Critics Dub Mirror Protocol Synthetic Stocks “Fake Stocks,” But Here’s the Truth About Mirrored Assets

A number of traditional media outlets including Bloomberg have called mirrored on-chain assets “fake stocks”, but there are some facts that need to be understood before making a concrete judgement.

Mirrored Assets: Real Value or Fake Stock?

Blockchain firms such as Mirror Protocol and Synthetix are offering ordinary crypto users a way to gain exposure to traditional stocks with mirrored blockchain assets. Mirrored assets (mAssets) are a well named asset class: they are designed to mirror real-work assets, tokenizing them and representing them on the blockchain. Once an mAsset is minted, the system uses a decentralized price oracle to feed in the price of the real world asset. When the price of the mAsset drifts from the price of the real world asset, users are incentivized to purchase or sell the asset to either mint or burn it, equalizing the price.

With mirrored assets crypto traders can gain what is known as “price exposure” to traditional asset classes without having to directly own those assets. So while a theoretical Bitcoin Exchange Traded Fund (ETF) would give traditional investors price exposure to Bitcoin without the need for owning Bitcoin, mAssets can give crypto users price exposure to Tesla or Apple stocks without the need to directly own those stocks.

Blockchain users can now access stocks through “mirrored assets”

Bloomberg Gives Their Input

While the market for mirrored assets is still in its infancy, it has now caught the attention of mainstream media with a number of outlets, including Bloomberg, labeling the assets, “fake stocks.” The ability of blockchain protocols to work outside of the considerable weight of regulations and red tape which surrounds the current stock market, is something that regulators will, once again, simply have to get to grips with.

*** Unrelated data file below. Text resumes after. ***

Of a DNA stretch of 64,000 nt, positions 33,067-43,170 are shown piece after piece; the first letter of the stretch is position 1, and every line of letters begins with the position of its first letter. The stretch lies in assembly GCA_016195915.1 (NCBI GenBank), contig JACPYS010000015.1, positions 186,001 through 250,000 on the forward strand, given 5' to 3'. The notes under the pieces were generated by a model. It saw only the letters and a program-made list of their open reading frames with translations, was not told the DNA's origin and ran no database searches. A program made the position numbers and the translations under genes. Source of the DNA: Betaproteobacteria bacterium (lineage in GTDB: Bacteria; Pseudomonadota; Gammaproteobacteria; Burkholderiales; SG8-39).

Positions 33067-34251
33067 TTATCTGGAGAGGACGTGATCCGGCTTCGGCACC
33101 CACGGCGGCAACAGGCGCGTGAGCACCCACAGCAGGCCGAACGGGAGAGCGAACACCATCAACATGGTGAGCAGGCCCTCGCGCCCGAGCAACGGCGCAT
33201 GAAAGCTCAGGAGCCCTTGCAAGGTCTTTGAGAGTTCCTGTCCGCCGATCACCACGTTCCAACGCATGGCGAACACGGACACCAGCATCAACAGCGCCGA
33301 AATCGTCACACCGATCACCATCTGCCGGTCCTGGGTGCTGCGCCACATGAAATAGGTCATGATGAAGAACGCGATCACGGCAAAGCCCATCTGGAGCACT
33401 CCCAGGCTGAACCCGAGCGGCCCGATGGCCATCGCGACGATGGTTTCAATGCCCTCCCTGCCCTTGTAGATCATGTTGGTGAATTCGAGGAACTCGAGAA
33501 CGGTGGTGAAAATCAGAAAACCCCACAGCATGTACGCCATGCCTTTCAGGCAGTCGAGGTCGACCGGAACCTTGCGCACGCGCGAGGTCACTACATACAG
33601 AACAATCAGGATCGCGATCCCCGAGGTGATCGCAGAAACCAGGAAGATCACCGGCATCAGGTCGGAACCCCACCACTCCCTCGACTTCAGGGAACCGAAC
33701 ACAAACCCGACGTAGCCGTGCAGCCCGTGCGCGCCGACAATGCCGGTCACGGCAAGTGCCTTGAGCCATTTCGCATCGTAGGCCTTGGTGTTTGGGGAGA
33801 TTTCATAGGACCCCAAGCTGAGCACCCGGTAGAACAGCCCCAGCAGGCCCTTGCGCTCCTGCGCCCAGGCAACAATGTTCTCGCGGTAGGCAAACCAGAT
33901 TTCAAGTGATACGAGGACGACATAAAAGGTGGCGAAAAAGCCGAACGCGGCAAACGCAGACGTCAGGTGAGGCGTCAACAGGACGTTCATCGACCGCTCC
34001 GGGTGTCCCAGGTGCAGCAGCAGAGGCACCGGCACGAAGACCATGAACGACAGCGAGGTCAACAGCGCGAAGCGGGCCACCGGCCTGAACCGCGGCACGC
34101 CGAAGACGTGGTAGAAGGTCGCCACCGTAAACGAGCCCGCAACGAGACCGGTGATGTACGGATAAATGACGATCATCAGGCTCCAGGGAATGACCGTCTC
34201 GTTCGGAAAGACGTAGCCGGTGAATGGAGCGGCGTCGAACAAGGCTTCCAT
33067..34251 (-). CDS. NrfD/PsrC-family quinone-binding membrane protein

As Bloomberg journalist Michael P. Regan correctly noted, “At the moment, it’s a case of innovation that’s way ahead of regulation,” 

In crypto, innovation outstripping regulation is not something new. Do Kwon, the founder and CEO of Terraform Labs, the company behind Mirror Protocol, seemingly takes a relaxed attitude to the regulatory grey zone his company is operating in. In an email to Bloomberg, Kwon detailed the hurdles Decentralized Finance (DeFi) has brought to regulators – and why waiting for regulation could be detrimental for all parties.

Kwon explained to Bloomberg via the email that DeFi “is so powerful in unlocking financial services for disenfranchised people around the world,” that “it’s better to move fast and break things. Waiting for fragmented regulatory frameworks to crystallize before innovating is counterintuitive.”

Mirrored assets work exactly as their name suggests

Kwon also confirmed that Terraform Labs had not spoken with regulators in the US or any exchange such as the Nasdaq. That is not surprising however since US regulators and the SEC are notoriously slow-moving when it comes to crypto. Bitcoin ETFs are one case which illustrates the point. SEC commissioner Hector Peirce recently spoke to CNBC to bemoan the lack of urgency from the SEC on Bitcoin ETFs. According to Hestor the SEC applies a “unique, heightened standard” to filings related to digital assets. It is little wonder then, that figures like Kwon avoid dealing with them entirely.

It is not only SEC commissioners and project leaders who acknowledge the problem. Former Goldman Sachs investment banker, Matt Levine, explored mirrored assets in his own Bloomberg opinion piece

In the op-ed Levine states: “Obviously it has regulatory problems; if you did this in the U.S. and sold the thing to U.S. citizens without registering it with the Securities and Exchange Commission you would get in bad trouble. But that’s true of almost everything in crypto so never mind.”

Oh Well, Never Mind

Whatever label media outlets choose to throw on mirrored assets, it appears that industry leaders are already firmly established and appear unfazed. The total value locked in Synthetix is currently $1.77 billion, while Mirror Protocol is even higher at $1.86 billion.

For blockchain advocates, calling mirrored assets “fake stocks” truly misses the point. This is not your legacy financial system, this is crypto. There are so many differences between the two systems that applying the same principles is counterintuitive to progressing innovation. Until widespread knowledge of these differences is obtained, proponents and critics will remain at an impasse. As always, BSC News suggests that readers DYOR (Do Your Own Research!) before making any financial decisions regarding mirrored assets.

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